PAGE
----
Referring to FIGS. 21, 22 and 35, the discharge guide 50 is operatively connected to a lever mechanism generally indicated by the numeral 120. The mechanism 120 is similar to the mechanism 87 for the feeder guide 48, but is mounted by its bushing 122 on a support pin 123 for rotation about axis 124. Arms 125 and 126 extend at an acute angle relative to one another from opposite ends of the bushing 122 and supportively mount pins 127 and 129, respectively, at the outer ends thereof. The pin 129 has an extension arm 131 on the lower end thereof which carries cam roller 133. The cam roller 133 is axially aligned with the pin 127 on axis 135 and is captured in the cam track 75. Again, the distal end of the discharge guide 50 is concavely shaped to conform to part of the shape of the container to be engaged thereby so that the central axis of the container is coaxial with the rotational axis 124.
Referring now to FIGS. 29 to 31, in conjunction with FIGS. 34 and 35, axis 103 and thus pin 93 and cam roller 102 are on the leading or forward side of the axis 90 as the feeder guide moves in a counterclockwise direction in the epicycloidal path 52. The support pin 123 of the mechanism 120 is located forwardly of the axis 103 in the general direction of motion. The lever mechanism 120 is mounted in reverse of the mechanism 87 whereby the axis 135 trails the axis 124 as discharge guide 50 moves in the counterclockwise direction in the epicycloidal path 52.
Referring now to FIGS. 23 to 28 and 32, therein depicted is an auxiliary discharge device generally indicated by the numeral 105. The auxiliary discharge device 105 includes a plurality of container contact portions 104 located adjacent the receiving stations 42 (see FIG. 1). Each of the portions 104 is mounted for pivotal movement about an axis 106 in the stationary deck plate 40, and has an upper lever arm 108 biased into an inactive position against stop member 107 by a coil tension spring 109. A lower lever arm 110 is attached to the upper lever arm 108 at an acute angle thereto. As will be explained further hereinafter, the upper lever arm 108 of each of the container contact portions 104 contacts the associated container C while the lower lever arm 110 cooperates with an actuator 112 which is mounted on the internal gear 78 for movement therewith. The actuator 112 with bushing 113 is pivotally mounted on shaft 114 and biased by a coil tension spring 116 against the stop member 118 to the position shown in FIG. 23.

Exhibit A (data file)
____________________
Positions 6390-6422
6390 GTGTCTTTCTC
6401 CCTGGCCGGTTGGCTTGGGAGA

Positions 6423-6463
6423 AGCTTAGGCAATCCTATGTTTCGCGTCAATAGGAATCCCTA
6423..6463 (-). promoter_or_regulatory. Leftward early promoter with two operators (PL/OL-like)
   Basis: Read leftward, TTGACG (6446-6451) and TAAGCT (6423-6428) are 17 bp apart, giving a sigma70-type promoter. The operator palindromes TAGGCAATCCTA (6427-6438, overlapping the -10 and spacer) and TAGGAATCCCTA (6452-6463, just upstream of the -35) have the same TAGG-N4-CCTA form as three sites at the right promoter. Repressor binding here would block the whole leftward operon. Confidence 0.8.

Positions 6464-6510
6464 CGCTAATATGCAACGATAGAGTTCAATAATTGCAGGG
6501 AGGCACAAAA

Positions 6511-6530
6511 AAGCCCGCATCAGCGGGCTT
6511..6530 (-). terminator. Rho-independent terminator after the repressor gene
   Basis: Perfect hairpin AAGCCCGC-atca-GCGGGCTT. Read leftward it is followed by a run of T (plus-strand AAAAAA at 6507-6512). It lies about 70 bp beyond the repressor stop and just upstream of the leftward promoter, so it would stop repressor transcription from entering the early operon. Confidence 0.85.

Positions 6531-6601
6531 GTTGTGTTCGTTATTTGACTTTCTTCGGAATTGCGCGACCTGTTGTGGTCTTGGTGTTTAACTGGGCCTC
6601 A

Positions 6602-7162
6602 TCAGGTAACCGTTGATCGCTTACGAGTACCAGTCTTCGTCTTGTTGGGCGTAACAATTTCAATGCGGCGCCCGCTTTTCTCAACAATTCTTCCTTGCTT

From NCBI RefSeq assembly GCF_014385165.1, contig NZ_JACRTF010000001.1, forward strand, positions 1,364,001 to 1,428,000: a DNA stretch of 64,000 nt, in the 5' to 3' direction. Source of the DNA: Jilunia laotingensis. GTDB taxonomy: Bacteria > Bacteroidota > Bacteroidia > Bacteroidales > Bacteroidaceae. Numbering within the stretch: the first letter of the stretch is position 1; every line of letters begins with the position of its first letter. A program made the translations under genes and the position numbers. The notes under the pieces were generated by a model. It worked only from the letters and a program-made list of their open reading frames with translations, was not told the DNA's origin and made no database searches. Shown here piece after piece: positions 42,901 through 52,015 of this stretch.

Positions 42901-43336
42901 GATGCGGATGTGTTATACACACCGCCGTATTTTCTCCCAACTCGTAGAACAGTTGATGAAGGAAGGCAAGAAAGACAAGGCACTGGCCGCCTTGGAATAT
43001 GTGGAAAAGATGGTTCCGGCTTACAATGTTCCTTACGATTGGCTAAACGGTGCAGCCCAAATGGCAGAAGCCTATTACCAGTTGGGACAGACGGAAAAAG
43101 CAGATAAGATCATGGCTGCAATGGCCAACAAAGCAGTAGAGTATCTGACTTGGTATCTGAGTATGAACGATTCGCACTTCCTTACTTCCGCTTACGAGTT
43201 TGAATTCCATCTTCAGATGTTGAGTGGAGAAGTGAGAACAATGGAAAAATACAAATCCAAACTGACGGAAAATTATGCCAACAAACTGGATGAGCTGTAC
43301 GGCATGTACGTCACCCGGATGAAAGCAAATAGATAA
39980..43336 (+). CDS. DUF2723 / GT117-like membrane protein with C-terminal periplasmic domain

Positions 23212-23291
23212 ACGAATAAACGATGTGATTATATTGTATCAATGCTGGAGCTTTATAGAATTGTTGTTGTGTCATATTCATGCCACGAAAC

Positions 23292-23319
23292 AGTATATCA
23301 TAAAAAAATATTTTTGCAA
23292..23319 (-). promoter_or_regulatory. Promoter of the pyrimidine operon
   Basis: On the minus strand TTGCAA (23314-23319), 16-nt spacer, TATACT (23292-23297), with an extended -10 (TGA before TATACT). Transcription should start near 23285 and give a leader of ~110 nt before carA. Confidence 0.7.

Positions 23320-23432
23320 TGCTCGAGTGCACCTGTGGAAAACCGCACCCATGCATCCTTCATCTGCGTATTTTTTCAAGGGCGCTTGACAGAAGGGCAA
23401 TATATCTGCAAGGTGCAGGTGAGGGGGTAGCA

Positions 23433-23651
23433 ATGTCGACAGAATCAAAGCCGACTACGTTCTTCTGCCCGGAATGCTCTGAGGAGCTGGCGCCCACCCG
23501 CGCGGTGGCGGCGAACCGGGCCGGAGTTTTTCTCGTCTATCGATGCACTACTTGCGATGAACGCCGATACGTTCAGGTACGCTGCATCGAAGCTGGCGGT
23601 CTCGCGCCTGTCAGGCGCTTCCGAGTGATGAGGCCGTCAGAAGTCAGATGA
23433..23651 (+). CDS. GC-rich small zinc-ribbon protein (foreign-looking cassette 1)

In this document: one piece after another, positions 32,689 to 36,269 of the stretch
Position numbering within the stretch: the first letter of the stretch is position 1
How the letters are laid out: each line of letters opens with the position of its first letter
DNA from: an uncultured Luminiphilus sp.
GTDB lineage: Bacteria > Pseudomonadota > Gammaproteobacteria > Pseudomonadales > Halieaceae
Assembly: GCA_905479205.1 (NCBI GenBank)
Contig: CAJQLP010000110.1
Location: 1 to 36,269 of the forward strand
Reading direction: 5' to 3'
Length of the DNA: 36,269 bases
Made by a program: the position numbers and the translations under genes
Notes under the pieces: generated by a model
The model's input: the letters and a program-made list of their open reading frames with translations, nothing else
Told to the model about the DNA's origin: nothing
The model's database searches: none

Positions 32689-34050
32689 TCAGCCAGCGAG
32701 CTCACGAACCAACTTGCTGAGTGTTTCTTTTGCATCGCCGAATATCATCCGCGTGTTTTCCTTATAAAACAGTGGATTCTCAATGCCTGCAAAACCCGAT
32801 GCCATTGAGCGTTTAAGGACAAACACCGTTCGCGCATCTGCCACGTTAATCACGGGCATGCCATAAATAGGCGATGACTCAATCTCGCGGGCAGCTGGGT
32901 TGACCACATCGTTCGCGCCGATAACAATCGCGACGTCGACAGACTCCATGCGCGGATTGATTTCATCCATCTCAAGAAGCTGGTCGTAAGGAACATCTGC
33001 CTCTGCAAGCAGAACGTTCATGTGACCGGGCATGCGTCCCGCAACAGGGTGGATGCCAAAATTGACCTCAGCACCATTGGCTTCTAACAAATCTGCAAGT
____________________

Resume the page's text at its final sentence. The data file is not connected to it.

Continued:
During normal operation of the machine starting from the machine position shown in FIGS. 1, 2 and 21, the main drive shaft 54 of the high speed placement apparatus 10 is rotated about central axis 44 thus swinging shaft 76 and internal gear 78 thereabout. Simultaneously, the gear train between the main drive shaft 54 and the drive plate 70 rotates the annular turntable 46 through column rods 71 at the desired angular speed. Meanwhile, the meshing relationship between the stationary gear 72 and internal gear 78 causes gear 78 to rotate about its axis 80. As illustrated in FIG. 2, the tooth T on the pitch circle 119 of internal gear 78 meshes with the teeth on the pitch circle 121 of stationary gear 72 at point T1 when the center 80 of the gear 78 is located at point P1. The tooth T at point T1 is momentarily stationary. As the axis 80 continues to rotate around central axis 44 at a constant speed in the counterclockwise direction toward point P2, internal gear 78 is forced to rotate around its own axis 80 in the counterclockwise direction, and tooth T accelerates in a counterclockwise direction toward point T2, which is furthest away from the central axis 44, along the epicycloidal path 52 between T1 and T3. The speed of the tooth T is at its maximum speed at point T2. Continued counterclockwise rotation of the center 80 past points P2 and P1 and finally to point P3, decelerates the tooth T along the path 52 between T2 and T3 back into meshing contact with the stationary gear 72 at T3. Continued rotation of the main drive shaft 54 causes the tooth T to describe identical curves along the outer periphery of the stationary gear 72. The resulting path 52 is a perfect epicycloidal curve.